How to Investigate the Use of Medicines by Consumers
(2004; 98 pages) Ver el documento en el formato PDF
Índice de contenido
Ver el documentoAcknowledgements
Ver el documentoPreface
Abrir esta carpeta y ver su contenido1. Why study medicines use by consumers
Abrir esta carpeta y ver su contenido2. What influences medicines use by consumers
Abrir esta carpeta y ver su contenido3. How to study medicines use in communities
Abrir esta carpeta y ver su contenido4. Prioritizing and analysing community medicines use problems
Abrir esta carpeta y ver su contenido5. Sampling
Abrir esta carpeta y ver su contenido6. Data analysis
Cerrar esta carpeta7. Monitoring and evaluating rational medicines use interventions in the community
Ver el documento7.1 Introduction
Ver el documento7.2 Monitoring
Ver el documento7.3 Evaluation
Ver el documento7.4 Summary guidelines
Ver el documentoBack cover
 

7.2 Monitoring

Monitoring assesses whether your intervention is going according to plan. It helps you to identify difficulties, and adjust your plans. You may run into unexpected problems. For example, in the planning of a training programme for drug sellers in Uganda, one district medical officer refused to give permission for the training, because in his view drug sellers were breaking the law by selling antibiotics over the counter.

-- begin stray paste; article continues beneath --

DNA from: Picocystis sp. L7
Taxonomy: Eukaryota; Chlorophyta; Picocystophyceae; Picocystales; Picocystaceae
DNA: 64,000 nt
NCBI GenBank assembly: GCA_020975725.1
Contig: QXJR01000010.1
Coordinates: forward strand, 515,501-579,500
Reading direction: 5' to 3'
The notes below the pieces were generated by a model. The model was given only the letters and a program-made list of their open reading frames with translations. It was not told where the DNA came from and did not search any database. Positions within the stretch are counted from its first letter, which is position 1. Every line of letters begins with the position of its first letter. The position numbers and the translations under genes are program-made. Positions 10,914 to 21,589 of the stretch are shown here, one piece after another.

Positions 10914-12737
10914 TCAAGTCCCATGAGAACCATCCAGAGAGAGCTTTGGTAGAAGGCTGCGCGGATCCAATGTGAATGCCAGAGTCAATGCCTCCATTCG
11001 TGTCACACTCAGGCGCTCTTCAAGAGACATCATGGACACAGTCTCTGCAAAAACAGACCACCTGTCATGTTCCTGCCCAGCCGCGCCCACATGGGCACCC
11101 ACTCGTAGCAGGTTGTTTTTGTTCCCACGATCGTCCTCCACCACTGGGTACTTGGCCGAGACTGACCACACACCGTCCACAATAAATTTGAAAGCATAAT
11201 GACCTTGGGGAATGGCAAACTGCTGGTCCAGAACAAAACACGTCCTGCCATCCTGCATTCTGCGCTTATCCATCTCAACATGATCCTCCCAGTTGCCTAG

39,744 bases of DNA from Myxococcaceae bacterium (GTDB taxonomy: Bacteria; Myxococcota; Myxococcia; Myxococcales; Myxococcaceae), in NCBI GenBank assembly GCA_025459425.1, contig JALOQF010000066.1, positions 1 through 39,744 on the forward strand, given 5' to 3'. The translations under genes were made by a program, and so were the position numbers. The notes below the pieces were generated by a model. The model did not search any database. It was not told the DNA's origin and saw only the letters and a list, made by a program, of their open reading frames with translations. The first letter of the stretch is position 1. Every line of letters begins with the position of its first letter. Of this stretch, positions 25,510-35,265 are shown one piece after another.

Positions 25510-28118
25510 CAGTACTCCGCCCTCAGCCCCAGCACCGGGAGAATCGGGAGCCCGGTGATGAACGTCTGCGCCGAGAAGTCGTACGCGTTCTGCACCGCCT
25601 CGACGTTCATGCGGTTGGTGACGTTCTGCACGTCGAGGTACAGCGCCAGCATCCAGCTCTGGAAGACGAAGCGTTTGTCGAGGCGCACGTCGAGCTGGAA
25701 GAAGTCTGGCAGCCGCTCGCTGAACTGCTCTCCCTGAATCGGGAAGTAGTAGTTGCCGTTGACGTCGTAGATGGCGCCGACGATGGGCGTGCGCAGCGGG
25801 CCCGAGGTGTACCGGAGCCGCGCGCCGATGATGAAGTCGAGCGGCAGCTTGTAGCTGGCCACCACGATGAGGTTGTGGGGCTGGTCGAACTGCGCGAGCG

When making a plan to monitor your health education effort you need to decide:

• what you want to monitor, considering that it should be an ongoing programme activity and so not take up too much staff time

• how you will monitor.


A monitoring plan can include:

• checking for timeliness of the activities: are there delays in implementing workplans? and if so why?

• reviewing costs in relation to the initial budget - do activities cost more than planned? How can budget deficits be resolved?

supervising personnel - are staff carrying out their assigned duties?

assessing cooperation of others: are district health teams involved? Are NGOs collaborating? Have relevant authorities given permission for the intervention?


Depending on the stage of the intervention, specific monitoring questions can be formulated. For example:

• has rapid appraisal been done to analyse the problem further? Have all the methods which were planned been used? Has a report of the appraisal been written and has a workshop been held to define possible solutions?

• have appropriate messages and intervention methods been selected? Has the target audience been involved in defining the messages? Have the messages been checked for medical accuracy?

• have the intervention methods been pre-tested? Have the results of the pre-test been documented?

• have the interventions been implemented according to plan?


Methods can include:

• record keeping, and regular reviews of records by a task manager
• making reports on important events, such as training workshops and seminars
• field or supervisory visits
• regular meetings with people responsible for the implementation, to review progress.


Good monitoring will ensure that you have good data for your evaluation.

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